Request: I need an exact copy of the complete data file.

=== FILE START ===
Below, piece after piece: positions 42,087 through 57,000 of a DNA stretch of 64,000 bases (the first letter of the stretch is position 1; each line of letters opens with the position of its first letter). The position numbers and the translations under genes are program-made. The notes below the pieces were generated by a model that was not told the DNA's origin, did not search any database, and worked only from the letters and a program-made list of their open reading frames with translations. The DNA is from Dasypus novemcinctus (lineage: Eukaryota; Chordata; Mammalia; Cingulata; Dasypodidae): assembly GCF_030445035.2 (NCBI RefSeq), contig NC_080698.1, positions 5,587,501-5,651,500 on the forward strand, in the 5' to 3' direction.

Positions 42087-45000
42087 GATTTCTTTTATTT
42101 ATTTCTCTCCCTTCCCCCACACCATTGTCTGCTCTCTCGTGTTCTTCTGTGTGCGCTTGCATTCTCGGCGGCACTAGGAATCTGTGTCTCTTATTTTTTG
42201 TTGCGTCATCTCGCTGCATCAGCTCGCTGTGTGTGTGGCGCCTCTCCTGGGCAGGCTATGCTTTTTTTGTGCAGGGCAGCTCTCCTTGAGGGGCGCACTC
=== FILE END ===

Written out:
Below, piece after piece: positions 42,087 through 57,000 of a DNA stretch of 64,000 bases (the first letter of the stretch is position 1; each line of letters opens with the position of its first letter). The position numbers and the translations under genes are program-made. The notes below the pieces were generated by a model that was not told the DNA's origin, did not search any database, and worked only from the letters and a program-made list of their open reading frames with translations. The DNA is from Dasypus novemcinctus (lineage: Eukaryota; Chordata; Mammalia; Cingulata; Dasypodidae): assembly GCF_030445035.2 (NCBI RefSeq), contig NC_080698.1, positions 5,587,501-5,651,500 on the forward strand, in the 5' to 3' direction.

Positions 42087-45000
42087 GATTTCTTTTATTT
42101 ATTTCTCTCCCTTCCCCCACACCATTGTCTGCTCTCTCGTGTTCTTCTGTGTGCGCTTGCATTCTCGGCGGCACTAGGAATCTGTGTCTCTTATTTTTTG
42201 TTGCGTCATCTCGCTGCATCAGCTCGCTGTGTGTGTGGCGCCTCTCCTGGGCAGGCTATGCTTTTTTTGTGCAGGGCAGCTCTCCTTGAGGGGCGCACTC